Tardigrades, also known as the water bears, are microscopic animals but they're not microscopic any more! They're featured prominently on the...
This is the back of the tardigrade hoodie, "The Bohart Republic." It's available in the gift shop at the Bohart Museum of Entomology. The art, reminiscent of the California Bear Flag, is by Charlotte Herbert Alberts, an entomology doctoral student. The Bohart has its own flag! (Photo by Fran Keller)
The California Bear Flag features a grizzly bear. The California State Legislature adopted the official version of the Bear Flag in 1911 in a law signed by then Gov. Hiram Johnson in 1911.
The Professors: Fran Keller, assistant professor at Folsom Lake College, and Jason Bond, Evert and Marion Schlinger Endowed Chair in Insect Systematics in the UC Davis Department of Entomology and Nematology, are surrounded by hooded sweatshirts available for sale at the Bohart Museum. Keller, who holds a doctorate in entomology from UC Davis, designed the hoodies. Bond, a spider expert, will be presenting displays at the Bohart Museum's open house on March 9. (Photo by Kathy Keatley Garvey)
While trying to decide what to write this blog on, I glanced out my family room window and saw some of my violets still blooming, not as many as during December through January. The leaves that were few and far between in late October are growing as most of the violets die back.
Some of you might know these plants by its many common names, the botanical name is Viola odorata, Some of its common names are, garden, sweet, wood violet and of course common.
Several years ago, I brought home a very small container of violets from my parents home to remember their Vacaville garden. It was the “plants to grow" back then. Almost every garden had them. So this small container came with me to Fairfield. I didn't know much about gardening then, ( I am still learning, new things every day )but I soon learned it didn't take them long to move from the small container to a small patch of soil. Now they are all over, growing in cracks in the cement and clear across the yard from where they started from. YES, they are invasive, once they move in, they do not leave no matter how you try. You think you have removed all of them, then turn around guess what, they are back.
But there is a good side to them. In the winter, most of the leaves die back and the purple violets bloom. So they do add some color on a cold winter day. In the summer, they might have a few stray violets but not many, they mostly leaves then.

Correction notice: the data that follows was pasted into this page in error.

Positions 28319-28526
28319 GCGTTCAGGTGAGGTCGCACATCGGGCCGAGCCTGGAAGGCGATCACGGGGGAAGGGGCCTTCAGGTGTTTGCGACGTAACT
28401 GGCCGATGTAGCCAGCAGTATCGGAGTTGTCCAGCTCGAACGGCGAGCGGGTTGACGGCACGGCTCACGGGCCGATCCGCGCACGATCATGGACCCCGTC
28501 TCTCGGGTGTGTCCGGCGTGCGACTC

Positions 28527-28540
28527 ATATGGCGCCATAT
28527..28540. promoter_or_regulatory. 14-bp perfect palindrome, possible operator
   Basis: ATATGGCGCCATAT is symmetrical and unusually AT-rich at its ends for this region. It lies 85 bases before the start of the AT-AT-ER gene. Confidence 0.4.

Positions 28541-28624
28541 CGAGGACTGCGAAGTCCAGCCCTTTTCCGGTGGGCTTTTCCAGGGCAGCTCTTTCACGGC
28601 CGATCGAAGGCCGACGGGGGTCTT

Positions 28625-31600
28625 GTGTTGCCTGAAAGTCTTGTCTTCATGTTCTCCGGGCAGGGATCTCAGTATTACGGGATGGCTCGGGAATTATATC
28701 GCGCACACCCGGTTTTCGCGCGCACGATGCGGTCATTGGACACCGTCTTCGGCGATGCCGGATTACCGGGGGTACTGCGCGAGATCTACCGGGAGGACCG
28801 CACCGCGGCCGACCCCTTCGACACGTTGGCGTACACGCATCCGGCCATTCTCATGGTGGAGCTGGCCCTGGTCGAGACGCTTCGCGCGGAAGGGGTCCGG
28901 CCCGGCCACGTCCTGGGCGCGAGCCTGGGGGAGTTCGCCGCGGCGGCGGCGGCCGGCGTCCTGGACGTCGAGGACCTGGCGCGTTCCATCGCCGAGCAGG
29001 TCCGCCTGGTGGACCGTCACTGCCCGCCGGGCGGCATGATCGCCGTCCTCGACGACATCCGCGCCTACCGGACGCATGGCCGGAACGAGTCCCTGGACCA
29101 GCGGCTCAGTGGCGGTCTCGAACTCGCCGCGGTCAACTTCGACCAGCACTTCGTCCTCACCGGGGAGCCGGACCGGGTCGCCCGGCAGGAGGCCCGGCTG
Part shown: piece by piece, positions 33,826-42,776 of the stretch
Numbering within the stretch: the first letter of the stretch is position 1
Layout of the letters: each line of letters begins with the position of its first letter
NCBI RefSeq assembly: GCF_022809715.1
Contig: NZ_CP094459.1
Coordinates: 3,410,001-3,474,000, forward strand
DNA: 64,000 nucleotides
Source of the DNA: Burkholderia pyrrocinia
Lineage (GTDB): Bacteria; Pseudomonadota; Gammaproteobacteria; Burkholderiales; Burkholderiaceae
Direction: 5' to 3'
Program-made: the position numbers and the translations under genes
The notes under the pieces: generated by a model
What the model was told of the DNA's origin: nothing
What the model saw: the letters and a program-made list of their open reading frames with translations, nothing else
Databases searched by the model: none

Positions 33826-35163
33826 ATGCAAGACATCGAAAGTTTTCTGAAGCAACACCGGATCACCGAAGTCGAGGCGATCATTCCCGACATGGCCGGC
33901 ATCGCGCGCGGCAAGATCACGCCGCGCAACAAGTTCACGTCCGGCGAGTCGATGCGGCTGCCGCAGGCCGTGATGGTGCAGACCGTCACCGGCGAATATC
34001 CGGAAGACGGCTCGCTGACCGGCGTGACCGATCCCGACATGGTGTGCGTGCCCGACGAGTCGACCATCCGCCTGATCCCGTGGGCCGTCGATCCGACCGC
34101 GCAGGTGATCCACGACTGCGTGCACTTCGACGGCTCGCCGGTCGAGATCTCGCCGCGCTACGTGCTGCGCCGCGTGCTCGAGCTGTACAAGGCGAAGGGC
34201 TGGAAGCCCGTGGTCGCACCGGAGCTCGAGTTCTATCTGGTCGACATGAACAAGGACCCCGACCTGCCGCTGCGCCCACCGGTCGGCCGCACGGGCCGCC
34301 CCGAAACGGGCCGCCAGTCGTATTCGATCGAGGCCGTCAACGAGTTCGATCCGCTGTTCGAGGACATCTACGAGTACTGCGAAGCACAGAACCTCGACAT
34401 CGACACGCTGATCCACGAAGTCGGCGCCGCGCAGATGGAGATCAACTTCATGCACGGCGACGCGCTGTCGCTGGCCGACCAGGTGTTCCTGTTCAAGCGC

Oh yes, I took some back to the garden they came from, so now my granddaughter and her husband can enjoy plants from her great-grandparents yard.
If you like growing unusual fruit trees, you may want to consider growing a Japanese Raisin (Hovenia dulcis) tree. The actual fruit produced by the tree is small (only about a ½ inch), hard, dry, brown and inedible. But the tree produces a multitude of edible fruit peduncles that swell up and turn reddish brown when “ripe.” Only measuring about a ¼ of an inch, their taste is often compared to a crunch raisin or a crunchy raisin with a pear like taste. The “raisin” can be snacked on fresh off the tree or dried for later consumption. The trees produce a copious amount of “raisins.”
In South Korea, Japanese raisins are often incorporated into beverages and sold as a hangover cure. The Japanese raisins contain dihydromyricetin, a compound that helps breakdown alcohol in the liver. Although a few studies have been conducted on rats, the use of Japanese raisins as a hangover cure currently lacks sufficient human scientific studies regarding its effectiveness for this purpose.
Hardy down to USDA zone 6, the Japanese raisin tree is a self-fertile deciduous tree. It grows from thirty to eighty feet tall. It grows best in full sun but will tolerate partial shade. And although it grows in a wide variety of well-draining soils, it grows best in sandy loam. It prefers a soil pH of 6.0 – 7.8.
Trees begin to blossom after three to four years, but it can take up to ten years for the tree to begin producing ripe peduncles, or “raisins.”
Photo by Mauroguanandi, CC BY 2.0
Remember receiving valentine cards that read "Bee My Valentine?" Well, every day can be Valentine's Day when there are bees in your garden. We...
A yellow-faced bumble bee, Bombus vosnesenskii, nectaring on a spiked floral purple plant, Salvia indigo spires (Salvia farinacea x S. farinacea). (Photo by Kathy Keatley Garvey)
Ooh, this nectar is good! The yellow-faced bumble bee, Bombus vosnesenskii, can't get enough of this salvia. (Photo by Kathy Keatley Garvey)
Yes, I can "bee" an acrobat when I want to "bee." A yellow-faced bumble bee, Bombus vosnesenskii, on a salvia. (Photo by Kathy Keatley Garvey)
It's going to be a long weekend, but it's a short one when you consider all the things you can do and see at the eighth annual UC Davis Biodiversity...
A six-foot-long mosaic and ceramic sculpture, Miss Beehaven, anchors the Häagen-Dazs Honey Bee Haven. It is the work of Donna Billick of Davis. (Photo by Kathy Keatley Garvey)
A colorful--and viable--bee hive at the Häagen-Dazs Honey Bee Haven. Bees don't usually fly until the temperature hits 55 degrees. (Photo by Kathy Keatley Garvey)
UC Davis nematologist and graduate student Christopher Pagan (center) greets visitors at a UC Davis Biodiversity Museum Day. (Photo by Kathy Keatley Garvey)
Butterflies are a popular attraction at the Bohart Museum of Entomology. (Photo by Kathy Keatley Garvey)
At the Bohart Museum of Entomology, visitors can hold the stick insects. This is a black velvet walking stick with red wings. (Photo by Kathy Keatley Garvey)